First of all the charity FOMO organises a football tournament every year. Fourteen teams from the local area competed in the event which is set in front of the incredibly beautiful Mulanje Mountain. Here we could see first hand the difference Kit Aid had made to this part of Africa. Every team were able to play in football shirts, from Premier League big guns like Liverpool and Manchester United, right down the football pyramid to teams few would have heard of, such as Harpenden Colts, Chesham United or Luton Town (One for Watford fans there). It was notable that, though they looked smart in their football shirts, many played with tied plastic bags in place of boots or nothing on their feet at all. During the final a player had broken their leg in two places, and whilst traumatic, around 50 children immediately ran on to the pitch, strapped his leg up with branch and vine, and carried him all the way to the nearest hospital. Incredible.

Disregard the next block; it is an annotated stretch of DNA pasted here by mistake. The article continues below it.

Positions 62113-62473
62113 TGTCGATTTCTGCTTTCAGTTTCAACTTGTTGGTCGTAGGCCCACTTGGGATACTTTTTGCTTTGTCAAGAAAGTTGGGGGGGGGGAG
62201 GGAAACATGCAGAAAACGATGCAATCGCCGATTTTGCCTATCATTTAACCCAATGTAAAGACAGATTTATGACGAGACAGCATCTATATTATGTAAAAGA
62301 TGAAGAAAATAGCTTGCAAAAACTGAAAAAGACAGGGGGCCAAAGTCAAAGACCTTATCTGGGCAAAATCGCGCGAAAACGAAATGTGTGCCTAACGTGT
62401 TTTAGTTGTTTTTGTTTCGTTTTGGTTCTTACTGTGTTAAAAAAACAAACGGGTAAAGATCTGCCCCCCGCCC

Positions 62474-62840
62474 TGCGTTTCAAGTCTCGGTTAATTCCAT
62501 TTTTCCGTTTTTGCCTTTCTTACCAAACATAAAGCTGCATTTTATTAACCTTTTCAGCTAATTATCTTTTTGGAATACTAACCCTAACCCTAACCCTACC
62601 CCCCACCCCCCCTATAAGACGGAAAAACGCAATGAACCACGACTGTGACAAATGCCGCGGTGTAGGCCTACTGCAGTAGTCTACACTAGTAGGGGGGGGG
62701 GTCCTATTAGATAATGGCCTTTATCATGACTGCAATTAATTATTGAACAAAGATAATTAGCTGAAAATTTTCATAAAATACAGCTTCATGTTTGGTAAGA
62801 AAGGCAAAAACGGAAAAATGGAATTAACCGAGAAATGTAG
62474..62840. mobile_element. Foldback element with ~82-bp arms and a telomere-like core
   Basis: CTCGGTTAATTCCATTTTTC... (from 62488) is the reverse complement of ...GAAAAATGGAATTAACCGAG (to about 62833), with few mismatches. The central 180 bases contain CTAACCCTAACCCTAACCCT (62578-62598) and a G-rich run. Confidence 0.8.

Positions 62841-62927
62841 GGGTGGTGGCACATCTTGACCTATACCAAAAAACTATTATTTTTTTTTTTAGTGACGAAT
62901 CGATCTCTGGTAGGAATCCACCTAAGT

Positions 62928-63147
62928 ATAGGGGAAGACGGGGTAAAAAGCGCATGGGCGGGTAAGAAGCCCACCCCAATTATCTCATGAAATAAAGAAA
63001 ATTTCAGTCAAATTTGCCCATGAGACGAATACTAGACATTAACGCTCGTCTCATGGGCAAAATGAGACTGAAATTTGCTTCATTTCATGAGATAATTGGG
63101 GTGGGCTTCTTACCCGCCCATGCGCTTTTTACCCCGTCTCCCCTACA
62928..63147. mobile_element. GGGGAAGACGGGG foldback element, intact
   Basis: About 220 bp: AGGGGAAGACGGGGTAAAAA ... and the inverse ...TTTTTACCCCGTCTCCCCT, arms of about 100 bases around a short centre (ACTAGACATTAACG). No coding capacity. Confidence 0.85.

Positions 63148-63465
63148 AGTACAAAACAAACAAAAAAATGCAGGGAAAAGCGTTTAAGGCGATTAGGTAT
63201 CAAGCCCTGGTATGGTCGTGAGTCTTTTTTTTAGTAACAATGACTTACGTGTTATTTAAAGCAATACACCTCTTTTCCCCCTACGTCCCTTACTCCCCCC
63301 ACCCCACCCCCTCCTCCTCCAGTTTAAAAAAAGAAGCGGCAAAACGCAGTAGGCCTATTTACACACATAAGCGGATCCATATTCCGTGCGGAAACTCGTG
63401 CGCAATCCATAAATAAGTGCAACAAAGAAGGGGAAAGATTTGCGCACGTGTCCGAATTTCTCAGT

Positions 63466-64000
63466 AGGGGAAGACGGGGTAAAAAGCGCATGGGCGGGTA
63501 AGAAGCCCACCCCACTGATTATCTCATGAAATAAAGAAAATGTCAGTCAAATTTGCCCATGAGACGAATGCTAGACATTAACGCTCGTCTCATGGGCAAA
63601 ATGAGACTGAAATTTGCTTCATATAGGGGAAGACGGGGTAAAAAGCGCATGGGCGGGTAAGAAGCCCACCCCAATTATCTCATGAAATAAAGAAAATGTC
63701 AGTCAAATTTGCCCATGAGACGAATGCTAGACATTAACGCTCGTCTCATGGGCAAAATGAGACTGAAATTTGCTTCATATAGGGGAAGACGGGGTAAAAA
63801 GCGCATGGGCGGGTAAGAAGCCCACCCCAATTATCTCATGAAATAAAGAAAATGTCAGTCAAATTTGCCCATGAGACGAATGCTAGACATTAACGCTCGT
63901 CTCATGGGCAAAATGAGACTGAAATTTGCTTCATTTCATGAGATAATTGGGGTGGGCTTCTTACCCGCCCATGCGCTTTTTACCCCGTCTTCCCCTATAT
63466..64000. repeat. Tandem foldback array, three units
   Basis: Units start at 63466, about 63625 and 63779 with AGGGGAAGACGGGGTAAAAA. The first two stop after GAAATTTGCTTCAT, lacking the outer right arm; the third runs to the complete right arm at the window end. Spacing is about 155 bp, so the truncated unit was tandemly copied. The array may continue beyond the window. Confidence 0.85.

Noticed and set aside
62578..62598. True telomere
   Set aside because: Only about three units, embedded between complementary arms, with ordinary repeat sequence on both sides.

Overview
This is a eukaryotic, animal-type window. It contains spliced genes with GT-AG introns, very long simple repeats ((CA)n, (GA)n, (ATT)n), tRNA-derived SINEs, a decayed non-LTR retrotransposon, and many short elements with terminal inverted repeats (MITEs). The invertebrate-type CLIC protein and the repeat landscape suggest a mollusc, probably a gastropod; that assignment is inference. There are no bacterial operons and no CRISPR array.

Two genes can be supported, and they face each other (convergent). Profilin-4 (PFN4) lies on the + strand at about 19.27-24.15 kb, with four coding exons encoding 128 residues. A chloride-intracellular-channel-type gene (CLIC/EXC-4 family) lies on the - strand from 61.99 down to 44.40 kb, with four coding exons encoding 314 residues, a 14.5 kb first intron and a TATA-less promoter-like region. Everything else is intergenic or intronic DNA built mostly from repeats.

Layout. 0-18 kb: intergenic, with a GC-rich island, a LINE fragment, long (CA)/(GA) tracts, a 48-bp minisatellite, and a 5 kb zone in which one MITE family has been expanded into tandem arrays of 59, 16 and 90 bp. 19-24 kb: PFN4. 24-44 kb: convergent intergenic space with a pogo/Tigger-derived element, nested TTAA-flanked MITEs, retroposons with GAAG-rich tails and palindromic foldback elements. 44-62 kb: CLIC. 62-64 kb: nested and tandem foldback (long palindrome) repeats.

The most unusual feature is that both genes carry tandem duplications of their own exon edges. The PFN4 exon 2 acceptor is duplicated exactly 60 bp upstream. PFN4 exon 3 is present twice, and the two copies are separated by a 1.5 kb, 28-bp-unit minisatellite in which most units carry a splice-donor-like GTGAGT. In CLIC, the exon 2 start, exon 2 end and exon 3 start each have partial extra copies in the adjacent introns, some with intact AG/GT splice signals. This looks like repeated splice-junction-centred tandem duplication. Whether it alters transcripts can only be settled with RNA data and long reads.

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Just a few minutes drive away, at Mulanje Park football ground, Nyasa Big Bullets – A team considered to be the biggest in Malawi in terms of support, titles and finances were playing an important semi final. Myself and a couple of the others jumped at the chance to get a taste of what an important match in Malawi would be like. It was a great decision as, like most of the trip it was a completely unique and unforgettable experience.

First though we had to navigate our way past streams of people outside the ground, from those selling souvenirs and food to more awkwardly, supporters who for whatever reason had been denied entry to the stadium, and were still trying everything they could to get through.